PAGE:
Faim pour la paix – à côté de la Tour Eiffel

IssueJune 2013
Feature by Member of Haringey CND and of the Mouvement pour une Alternative non-violente.

Each year a fast is held in Paris (or in the Paris area) between Hiroshima and Nagasaki days (6-9 August) calling for the abolition of nuclear weapons in general, and the abolition of French nuclear weapons in particular.

The fast is organised by the Maison de Vigilance, which has been demonstrating against French nuclear weapons since 1984.

A movement, a campaign, and a spiritual home for opponents of nuclear weapons which organises monthly protests in front of the French ministry of defence, the Maison de Vigilance was for many years also a physical house located in the vicinity of the French strategic command for nuclear weapons, based in Taverny, outside Paris.

The yearly fast was initiated by Solange Fernex and Théodore Monod.

Fast for Life

Solange Fernex (1934-2006) was a human rights activist, a Green Party politician, and a tireless campaigner for the abolition of nuclear weapons. After many years in Africa, where she founded the local section of the humanitarian organisation Terre des Hommes, she returned to France in the early 1970s. She took a leading role in promoting ecological policies, including as a founder member of the French Green Party in 1984.

In 1983, together with 11 other activists in Paris, Bonn, and San Francisco – among them the German Green Petra Kelly and British Green Party spokesperson Sara Parkin – she participated in the ‘Fast for Life’. This was a protest against nuclear warhead testing and the deployment of SS-20 and Pershing II nuclear missiles by Russia and the US respectively.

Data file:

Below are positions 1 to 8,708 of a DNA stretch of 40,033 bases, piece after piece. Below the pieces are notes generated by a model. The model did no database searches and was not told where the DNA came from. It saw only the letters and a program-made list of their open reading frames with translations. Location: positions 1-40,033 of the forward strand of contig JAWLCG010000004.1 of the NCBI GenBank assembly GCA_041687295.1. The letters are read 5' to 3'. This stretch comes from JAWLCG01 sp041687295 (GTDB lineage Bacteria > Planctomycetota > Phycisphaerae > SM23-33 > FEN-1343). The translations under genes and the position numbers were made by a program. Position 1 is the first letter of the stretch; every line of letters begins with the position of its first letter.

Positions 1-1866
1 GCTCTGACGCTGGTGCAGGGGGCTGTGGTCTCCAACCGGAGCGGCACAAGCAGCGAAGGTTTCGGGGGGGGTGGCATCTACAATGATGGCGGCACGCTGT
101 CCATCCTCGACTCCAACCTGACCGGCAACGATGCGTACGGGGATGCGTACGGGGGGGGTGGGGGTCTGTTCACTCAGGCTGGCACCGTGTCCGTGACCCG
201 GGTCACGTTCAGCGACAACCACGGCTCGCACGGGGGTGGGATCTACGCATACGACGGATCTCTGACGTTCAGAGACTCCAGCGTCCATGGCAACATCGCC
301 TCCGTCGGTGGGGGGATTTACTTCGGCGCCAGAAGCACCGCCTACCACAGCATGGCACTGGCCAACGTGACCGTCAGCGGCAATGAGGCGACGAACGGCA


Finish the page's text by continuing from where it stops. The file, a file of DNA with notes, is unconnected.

The fast lasted for 40 days and won great worldwide sympathy.

A deep love of the planet

The son of a Protestant pastor, Théodore Monod (1902-2000) was a scientist, explorer and humanist, whose whole work was inspired by a deep love of the planet and of all species inhabiting it. A distinguished scientific career culminated in his nomination to the French Académie des Sciences in 1963.

His religious, humanist and political convictions found expression in his committed vegetarianism, his opposition to the war in Algeria, and above all his activism in favour of pacifism and against nuclear weapons.

I had the honour of taking part in the last of the yearly fasts in which Théodore Monod participated, in 1999; I also met Solange Fernex on this and other occasions. Both Théodore Monod and Solange Fernex radiated quiet determination, and a seriousness and purposefulness illuminated by humour and an obvious love of life.

The fast perpetuates their memory, as well as retaining all its forcefulness and unfortunately all its pertinence as a call to a forgetful world to come to its senses.

This year the fast is due to be held in Paris, right beside the Eiffel Tower.

The Maison de Vigilance invites supporters from across Europe and beyond to join its members for the fast, and to take advantage of the visibility provided by this high-profile venue to send a loud and clear message: ‘Abolish all nuclear weapons: we must and we can !’

The programme includes numerous actions and ceremonies during the course of the fast, and accommodation before, during and after the fast itself.

Topics: Nuclear Weapons